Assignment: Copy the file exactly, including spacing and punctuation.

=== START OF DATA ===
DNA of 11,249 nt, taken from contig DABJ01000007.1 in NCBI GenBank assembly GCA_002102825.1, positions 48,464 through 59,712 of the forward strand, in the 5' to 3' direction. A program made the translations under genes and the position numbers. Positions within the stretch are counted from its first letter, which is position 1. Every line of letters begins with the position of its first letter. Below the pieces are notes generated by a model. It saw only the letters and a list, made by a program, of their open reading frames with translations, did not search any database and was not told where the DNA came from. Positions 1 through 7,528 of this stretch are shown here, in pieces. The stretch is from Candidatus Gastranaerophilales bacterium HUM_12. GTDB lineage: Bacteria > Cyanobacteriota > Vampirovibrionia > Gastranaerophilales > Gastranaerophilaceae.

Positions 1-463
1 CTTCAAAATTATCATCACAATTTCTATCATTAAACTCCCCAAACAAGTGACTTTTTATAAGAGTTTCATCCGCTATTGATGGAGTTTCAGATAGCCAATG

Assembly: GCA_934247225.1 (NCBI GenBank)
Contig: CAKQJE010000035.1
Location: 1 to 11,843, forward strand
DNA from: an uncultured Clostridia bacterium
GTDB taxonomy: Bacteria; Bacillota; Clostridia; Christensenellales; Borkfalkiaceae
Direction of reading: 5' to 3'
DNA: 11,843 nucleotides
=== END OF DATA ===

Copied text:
DNA of 11,249 nt, taken from contig DABJ01000007.1 in NCBI GenBank assembly GCA_002102825.1, positions 48,464 through 59,712 of the forward strand, in the 5' to 3' direction. A program made the translations under genes and the position numbers. Positions within the stretch are counted from its first letter, which is position 1. Every line of letters begins with the position of its first letter. Below the pieces are notes generated by a model. It saw only the letters and a list, made by a program, of their open reading frames with translations, did not search any database and was not told where the DNA came from. Positions 1 through 7,528 of this stretch are shown here, in pieces. The stretch is from Candidatus Gastranaerophilales bacterium HUM_12. GTDB lineage: Bacteria > Cyanobacteriota > Vampirovibrionia > Gastranaerophilales > Gastranaerophilaceae.

Positions 1-463
1 CTTCAAAATTATCATCACAATTTCTATCATTAAACTCCCCAAACAAGTGACTTTTTATAAGAGTTTCATCCGCTATTGATGGAGTTTCAGATAGCCAATG

Assembly: GCA_934247225.1 (NCBI GenBank)
Contig: CAKQJE010000035.1
Location: 1 to 11,843, forward strand
DNA from: an uncultured Clostridia bacterium
GTDB taxonomy: Bacteria; Bacillota; Clostridia; Christensenellales; Borkfalkiaceae
Direction of reading: 5' to 3'
DNA: 11,843 nucleotides